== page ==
Parasite causing vision loss found in Aussie supermarket meat

Millions of Australians are infected with a potentially-blinding parasite, but researchers say many are unaware the most common cause of infection is from what's served up on your dinner plate.

While transmission of the toxoplasma parasite is often associated with cats and their faeces, its most common route into humans is from the consumption of meat.

"Grazing livestock can catch the parasite from poop from cats and in rural Australia many of those are feral cats," Professor Justine Smith from Flinders University's College of Medicine and Public Health told Yahoo News Australia.

That means the meat you buy from the supermarket, whether it be red or white, is at risk of carrying the parasite.

Prof Smith, whose research focuses on the effects of viruses and parasites on the eye, released new research on Thursday that indicates roughly one in 150 people have suffered from scarring to their eyes as a result of the eye disease ocular toxoplasmosis.

An eye scan showing ocular toxoplasmosis. Source: Supplied
An eye scan showing ocular toxoplasmosis. Source: Supplied

The research was the first time the rate of ocular toxoplasmosis has been quantified in Australia, with researchers unaware of just how common it is.

Such scarring on the retina can lead to a loss in vision for those affected, and in extreme cases, blindness. Prof Smith says it's a misconception young, health adults are immune to such damage.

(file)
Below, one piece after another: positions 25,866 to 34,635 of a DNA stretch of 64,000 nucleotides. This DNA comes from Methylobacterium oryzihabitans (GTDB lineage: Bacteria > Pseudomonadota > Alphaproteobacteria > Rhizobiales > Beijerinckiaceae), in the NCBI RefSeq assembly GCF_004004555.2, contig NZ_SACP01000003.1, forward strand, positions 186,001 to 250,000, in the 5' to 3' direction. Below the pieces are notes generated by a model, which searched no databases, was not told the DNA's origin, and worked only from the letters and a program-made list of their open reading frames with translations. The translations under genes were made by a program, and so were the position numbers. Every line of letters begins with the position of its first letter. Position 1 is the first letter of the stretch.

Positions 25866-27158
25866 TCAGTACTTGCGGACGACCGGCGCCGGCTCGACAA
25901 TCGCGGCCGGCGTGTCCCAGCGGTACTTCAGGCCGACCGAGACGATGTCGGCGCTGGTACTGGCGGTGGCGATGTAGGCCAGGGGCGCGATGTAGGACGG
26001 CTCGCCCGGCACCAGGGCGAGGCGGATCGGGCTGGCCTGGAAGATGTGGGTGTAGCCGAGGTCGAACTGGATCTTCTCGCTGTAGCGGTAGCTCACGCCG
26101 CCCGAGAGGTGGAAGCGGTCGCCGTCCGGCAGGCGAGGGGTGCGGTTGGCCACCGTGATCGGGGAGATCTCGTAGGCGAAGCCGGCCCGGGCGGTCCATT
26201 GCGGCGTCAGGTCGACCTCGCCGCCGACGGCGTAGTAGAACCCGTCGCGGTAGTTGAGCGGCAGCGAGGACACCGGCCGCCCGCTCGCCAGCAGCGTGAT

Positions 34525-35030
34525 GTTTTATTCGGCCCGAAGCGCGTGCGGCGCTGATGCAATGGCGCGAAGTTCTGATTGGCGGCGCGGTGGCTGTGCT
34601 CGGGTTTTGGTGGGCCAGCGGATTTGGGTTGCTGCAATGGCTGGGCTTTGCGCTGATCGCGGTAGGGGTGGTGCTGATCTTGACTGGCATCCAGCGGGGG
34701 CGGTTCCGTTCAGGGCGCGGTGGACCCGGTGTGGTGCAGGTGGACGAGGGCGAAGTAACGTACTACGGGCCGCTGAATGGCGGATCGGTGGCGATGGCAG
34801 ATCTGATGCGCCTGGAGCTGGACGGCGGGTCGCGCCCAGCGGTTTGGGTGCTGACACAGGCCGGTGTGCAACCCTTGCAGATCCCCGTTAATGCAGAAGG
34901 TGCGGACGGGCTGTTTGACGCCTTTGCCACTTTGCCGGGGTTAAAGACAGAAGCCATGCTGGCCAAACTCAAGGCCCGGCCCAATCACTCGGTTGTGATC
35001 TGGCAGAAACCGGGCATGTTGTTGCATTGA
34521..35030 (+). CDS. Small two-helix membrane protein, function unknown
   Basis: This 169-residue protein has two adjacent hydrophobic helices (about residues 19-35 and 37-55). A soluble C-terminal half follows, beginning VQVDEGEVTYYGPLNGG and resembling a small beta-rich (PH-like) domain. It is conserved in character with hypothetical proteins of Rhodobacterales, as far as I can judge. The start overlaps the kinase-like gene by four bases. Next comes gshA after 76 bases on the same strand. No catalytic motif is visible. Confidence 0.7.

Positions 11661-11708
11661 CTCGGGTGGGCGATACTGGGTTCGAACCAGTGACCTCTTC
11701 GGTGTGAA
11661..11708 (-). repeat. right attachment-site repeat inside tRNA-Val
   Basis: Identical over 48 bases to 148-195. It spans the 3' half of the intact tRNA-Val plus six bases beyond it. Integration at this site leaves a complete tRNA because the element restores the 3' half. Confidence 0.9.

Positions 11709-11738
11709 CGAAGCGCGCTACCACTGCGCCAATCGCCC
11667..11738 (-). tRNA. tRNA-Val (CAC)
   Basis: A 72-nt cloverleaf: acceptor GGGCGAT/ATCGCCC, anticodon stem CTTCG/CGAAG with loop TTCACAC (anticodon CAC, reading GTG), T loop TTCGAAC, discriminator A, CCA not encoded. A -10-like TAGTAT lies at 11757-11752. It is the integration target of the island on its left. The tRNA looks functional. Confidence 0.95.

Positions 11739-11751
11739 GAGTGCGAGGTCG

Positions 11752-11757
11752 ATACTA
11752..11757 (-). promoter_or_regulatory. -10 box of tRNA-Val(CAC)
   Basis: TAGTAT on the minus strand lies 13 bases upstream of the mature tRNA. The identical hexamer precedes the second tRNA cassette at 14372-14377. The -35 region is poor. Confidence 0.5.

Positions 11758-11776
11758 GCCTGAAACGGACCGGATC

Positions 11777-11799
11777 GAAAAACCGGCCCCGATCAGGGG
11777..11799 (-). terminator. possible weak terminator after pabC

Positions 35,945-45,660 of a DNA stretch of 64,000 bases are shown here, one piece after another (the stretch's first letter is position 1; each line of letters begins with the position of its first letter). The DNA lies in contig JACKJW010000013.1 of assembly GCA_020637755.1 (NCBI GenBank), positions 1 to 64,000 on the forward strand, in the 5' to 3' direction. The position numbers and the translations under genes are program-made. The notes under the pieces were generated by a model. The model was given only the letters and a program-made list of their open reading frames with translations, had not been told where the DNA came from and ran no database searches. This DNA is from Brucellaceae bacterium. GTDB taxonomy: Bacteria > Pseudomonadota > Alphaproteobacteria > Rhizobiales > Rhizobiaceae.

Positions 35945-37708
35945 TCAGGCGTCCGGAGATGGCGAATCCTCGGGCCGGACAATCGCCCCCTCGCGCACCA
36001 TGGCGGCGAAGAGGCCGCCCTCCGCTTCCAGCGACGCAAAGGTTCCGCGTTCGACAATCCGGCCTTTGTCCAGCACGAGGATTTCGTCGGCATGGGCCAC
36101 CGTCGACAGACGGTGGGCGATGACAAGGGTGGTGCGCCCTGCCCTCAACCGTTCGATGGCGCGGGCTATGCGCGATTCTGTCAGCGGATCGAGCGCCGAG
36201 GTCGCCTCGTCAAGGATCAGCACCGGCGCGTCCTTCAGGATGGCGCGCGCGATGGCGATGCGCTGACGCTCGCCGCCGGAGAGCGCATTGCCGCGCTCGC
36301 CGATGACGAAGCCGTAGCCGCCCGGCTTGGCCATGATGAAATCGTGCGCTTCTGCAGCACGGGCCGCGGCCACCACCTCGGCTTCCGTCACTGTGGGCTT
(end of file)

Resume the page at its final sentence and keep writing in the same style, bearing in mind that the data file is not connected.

She said over half of the people who had come to the eye clinic with the eye disease had suffered a loss of vision below the legal driving level.

How to prevent toxoplasma infection

Prof Smith says there is a major lack of awareness of preventative measures, the main being cooking meat sufficiently enough to kill the parasite.

"On cooking TV shows they often promote hardly cooking your red meat... and even things like chicken sashimi are starting to become popular," she told Yahoo.

"Years ago people used to cook their meat quite well because they knew there were a number of diseases in meat and as times evolved and we have less and less concerns about infections, this point has been lost."

Rare steak, which could be increasing our risk of ocular toxoplasma.
Rare steak is popular among Australians – but could it be increasing our risk of ocular toxoplasma? Source: Getty, file.

Prof Smith says your meat doesn't have to be "like leather" and simply needs to be to cooked an internal temperature of 66C to "what is effectively medium". Freezing meat before eating it can also kill the parasite.

Prof Smith said she would support a push to have advisories about cooking meat placed on meat packaging.

She said education about toxoplasma in schools would also be beneficial to raising awareness.

At least 30 per cent of the Australian population is believed to be infected by toxoplasma, however a study in Western Australia found the community that was studied had an infection rate as high as 66 per cent.

Prof Smith noted while organic meats are hailed as a healthier and more sustainable alternative, they may be more prone to toxoplasma due to the livestock often being allowed to roam freely.

Lamb is understood to be the most common carrier of toxoplasma, but it is found in all meats, including kangaroo.

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